Coal mining also disrupts the normal use of land which could include: hunting, agriculture, livestock grazing, lumber, or even human settlements. Mining not only alters the topography of land, but also destroys the soil and pushes plants and animals from their natural habitat. This type of surface mining takes once fertile land and converts it into wasteland. Although underground mining is less noticeable, its damage is just as detrimental. In Germany, for example, thousands of homes have been damaged as a result of underground mining. A collapsed mine once caused a 4.0 earthquake In the Saar region of Germany, causing significant property damage.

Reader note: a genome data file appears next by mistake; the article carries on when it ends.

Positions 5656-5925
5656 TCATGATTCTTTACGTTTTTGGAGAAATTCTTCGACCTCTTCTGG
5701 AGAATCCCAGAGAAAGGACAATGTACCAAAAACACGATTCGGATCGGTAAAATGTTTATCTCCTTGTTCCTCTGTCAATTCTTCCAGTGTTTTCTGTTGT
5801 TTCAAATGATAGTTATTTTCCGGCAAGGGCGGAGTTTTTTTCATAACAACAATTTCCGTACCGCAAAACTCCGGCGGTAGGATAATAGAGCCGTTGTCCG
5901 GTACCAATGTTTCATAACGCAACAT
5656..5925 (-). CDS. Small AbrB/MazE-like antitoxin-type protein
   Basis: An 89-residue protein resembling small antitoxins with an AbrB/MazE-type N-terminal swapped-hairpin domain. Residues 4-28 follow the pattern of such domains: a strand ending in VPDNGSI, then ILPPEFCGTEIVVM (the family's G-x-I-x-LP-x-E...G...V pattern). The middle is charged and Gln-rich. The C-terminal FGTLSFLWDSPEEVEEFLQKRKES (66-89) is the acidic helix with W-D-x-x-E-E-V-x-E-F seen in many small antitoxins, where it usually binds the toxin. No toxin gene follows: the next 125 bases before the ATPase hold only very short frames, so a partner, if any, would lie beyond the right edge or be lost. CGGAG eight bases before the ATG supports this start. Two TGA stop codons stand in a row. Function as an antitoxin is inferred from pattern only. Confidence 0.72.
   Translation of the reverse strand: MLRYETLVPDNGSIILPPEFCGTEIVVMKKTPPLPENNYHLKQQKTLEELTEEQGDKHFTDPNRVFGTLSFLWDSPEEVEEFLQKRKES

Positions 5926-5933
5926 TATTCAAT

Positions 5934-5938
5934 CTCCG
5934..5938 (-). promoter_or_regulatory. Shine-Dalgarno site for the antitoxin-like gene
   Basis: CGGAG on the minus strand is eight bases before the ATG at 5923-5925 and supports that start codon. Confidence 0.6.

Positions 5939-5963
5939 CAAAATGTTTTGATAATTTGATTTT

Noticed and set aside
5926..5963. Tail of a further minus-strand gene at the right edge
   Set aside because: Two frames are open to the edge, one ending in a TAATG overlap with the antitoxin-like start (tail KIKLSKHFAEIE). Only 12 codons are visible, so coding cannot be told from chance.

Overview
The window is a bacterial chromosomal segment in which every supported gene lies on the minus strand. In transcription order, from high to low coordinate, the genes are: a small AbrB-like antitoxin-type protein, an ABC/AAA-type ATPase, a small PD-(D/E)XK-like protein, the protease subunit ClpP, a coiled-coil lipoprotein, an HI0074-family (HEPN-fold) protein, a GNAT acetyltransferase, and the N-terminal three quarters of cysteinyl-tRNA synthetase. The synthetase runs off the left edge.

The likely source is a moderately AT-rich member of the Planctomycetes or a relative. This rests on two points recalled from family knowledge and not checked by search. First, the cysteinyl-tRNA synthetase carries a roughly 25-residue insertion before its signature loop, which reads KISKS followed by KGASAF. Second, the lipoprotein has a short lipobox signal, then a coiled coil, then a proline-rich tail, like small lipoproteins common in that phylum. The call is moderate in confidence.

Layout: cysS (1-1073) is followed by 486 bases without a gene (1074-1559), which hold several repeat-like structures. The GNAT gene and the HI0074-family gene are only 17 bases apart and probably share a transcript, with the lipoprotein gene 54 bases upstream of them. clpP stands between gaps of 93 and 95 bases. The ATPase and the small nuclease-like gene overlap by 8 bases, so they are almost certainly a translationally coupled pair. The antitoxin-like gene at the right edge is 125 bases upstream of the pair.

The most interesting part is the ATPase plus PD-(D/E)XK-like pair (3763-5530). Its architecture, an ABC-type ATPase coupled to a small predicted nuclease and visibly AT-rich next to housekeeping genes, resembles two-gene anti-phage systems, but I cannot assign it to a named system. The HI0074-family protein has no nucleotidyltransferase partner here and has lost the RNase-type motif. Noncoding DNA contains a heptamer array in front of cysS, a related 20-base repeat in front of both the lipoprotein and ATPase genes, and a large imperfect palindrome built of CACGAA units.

Environmental Impact Of The Coal Industry On Water
As previously mentioned, the practice of valley fills results in contaminated water and increased instances of flooding. This, however, is not the only impact of the coal industry on local water supplies. The coal mining industry requires the use of significant amounts of water for many of its procedures. This heavy water use has been held responsible for exhausting underground aquifers. Additionally, discharge water from mining sites trickles into the ground, contaminating local water sources. Above ground waterways near mining sites are often contaminated with heavy metals, acid mine drainage, toxic elements, and dissolved solids. Aquatic plants and animals are affected by both the contamination and an increased level of sediment in their habitats.